1 min

Railway Vehicles for Men and Women

Project of St. Pölten University of Applied Sciences on gender aspects of public transport

Railway Vehicles for Men and Women
Copyright: Katarina Balgavy

Women and men have different demands on transport. Comfort in public transport is an essential point for its attractiveness. In addition to individual wishes, there are above all differences in the demands made by men and women with regard to vehicle interiors.

In the project "Gender-Sensitive Multi-Sensory Vehicle", the Carl Ritter von Ghega Institute for Integrated Mobility Research examines how comfort for passengers can be increased in railway vehicles taking into account the different perspectives of men and women.

"In public transport, particularly the railways, there are a number of factors that significantly affect passenger comfort: for example, acoustic or visual sensations, sensations of smell in the vehicle, demands while sitting or standing in the vehicle, separation from other travellers, sense of security, temperature sensitivity and more. The goal must be to develop vehicles in which as many passengers (ideally all passengers) feel comfortable," said Frank Michel Berger, head of the project and the Carl Ritter von Ghega Institute for Integrated Mobility Research at St. Pölten UAS.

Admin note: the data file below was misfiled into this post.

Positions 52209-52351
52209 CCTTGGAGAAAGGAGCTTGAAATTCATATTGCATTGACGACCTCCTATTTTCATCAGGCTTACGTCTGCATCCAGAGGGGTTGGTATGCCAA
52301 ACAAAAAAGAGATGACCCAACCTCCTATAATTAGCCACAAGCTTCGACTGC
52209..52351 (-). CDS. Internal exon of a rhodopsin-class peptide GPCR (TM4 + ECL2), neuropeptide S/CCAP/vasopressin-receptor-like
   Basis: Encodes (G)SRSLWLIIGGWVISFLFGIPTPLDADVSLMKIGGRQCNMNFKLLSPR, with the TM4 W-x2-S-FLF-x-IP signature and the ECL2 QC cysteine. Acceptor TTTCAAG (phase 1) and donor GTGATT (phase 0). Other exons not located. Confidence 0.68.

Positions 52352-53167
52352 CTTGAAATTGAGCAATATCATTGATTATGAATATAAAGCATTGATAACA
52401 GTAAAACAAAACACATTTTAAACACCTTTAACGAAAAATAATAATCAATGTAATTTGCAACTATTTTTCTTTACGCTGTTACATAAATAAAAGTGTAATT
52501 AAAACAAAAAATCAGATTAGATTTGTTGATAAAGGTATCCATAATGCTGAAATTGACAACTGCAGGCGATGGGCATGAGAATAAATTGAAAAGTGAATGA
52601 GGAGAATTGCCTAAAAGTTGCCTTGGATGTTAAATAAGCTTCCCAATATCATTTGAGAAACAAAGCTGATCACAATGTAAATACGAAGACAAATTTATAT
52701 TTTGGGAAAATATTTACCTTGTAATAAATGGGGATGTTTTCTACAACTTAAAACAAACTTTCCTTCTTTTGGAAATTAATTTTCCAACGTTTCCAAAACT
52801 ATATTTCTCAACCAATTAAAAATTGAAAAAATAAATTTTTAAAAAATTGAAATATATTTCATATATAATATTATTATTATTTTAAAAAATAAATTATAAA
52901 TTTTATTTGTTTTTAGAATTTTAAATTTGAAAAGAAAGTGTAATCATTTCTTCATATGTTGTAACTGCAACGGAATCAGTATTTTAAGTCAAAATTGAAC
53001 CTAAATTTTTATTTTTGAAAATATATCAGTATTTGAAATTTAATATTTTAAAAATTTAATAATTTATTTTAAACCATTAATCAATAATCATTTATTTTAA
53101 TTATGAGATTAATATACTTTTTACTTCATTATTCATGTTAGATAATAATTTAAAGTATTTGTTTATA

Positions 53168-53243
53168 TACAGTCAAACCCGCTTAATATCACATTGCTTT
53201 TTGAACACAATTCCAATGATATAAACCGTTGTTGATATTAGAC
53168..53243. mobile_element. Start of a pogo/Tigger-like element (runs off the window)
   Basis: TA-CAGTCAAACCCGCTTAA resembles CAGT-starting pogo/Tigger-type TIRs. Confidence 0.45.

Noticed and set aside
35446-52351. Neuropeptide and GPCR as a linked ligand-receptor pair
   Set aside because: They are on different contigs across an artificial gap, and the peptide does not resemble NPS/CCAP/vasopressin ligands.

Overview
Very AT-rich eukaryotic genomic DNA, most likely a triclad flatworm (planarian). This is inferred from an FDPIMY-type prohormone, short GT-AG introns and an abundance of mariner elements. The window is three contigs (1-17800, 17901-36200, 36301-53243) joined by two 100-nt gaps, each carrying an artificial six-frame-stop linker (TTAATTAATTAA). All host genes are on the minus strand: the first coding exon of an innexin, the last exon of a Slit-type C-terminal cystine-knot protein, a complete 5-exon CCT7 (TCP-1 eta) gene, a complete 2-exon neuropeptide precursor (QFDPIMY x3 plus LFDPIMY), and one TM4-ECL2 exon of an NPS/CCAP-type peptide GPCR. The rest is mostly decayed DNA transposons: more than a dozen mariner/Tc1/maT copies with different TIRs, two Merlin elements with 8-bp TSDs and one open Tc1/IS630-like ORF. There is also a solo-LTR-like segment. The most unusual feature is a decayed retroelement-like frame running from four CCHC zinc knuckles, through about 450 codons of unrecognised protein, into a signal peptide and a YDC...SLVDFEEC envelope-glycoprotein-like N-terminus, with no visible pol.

Increasing the attractiveness of public transport

In the framework of the project, a list of requirements for a gender-sensitive design of railway passenger transport vehicles will be created. For vehicles, those requirements which promise equal comfort for women and men should thereby be defined. "The goal of transport policy is to transfer a very high proportion of road traffic to sustainable public transport. By appropriate design of the vehicles, public transport should become more attractive," said Michel Berger.

Project "Gender-Sensitive Multi-Sensory Vehicle"

The project is sponsored by the Austrian Ministry for Transport, Innovation and Technology in the framework of the program "FEMtech - Gender Sensitive Innovation". Partners are: the Institute of Transportation, research sector for   railway industry, traffic economics and cable railways Vienna University of Technology, the Inter-University Research Center for Technology, Work and Culture (IFZ), the engineering office Dr. Michael Petz and netwiss OG.

Project website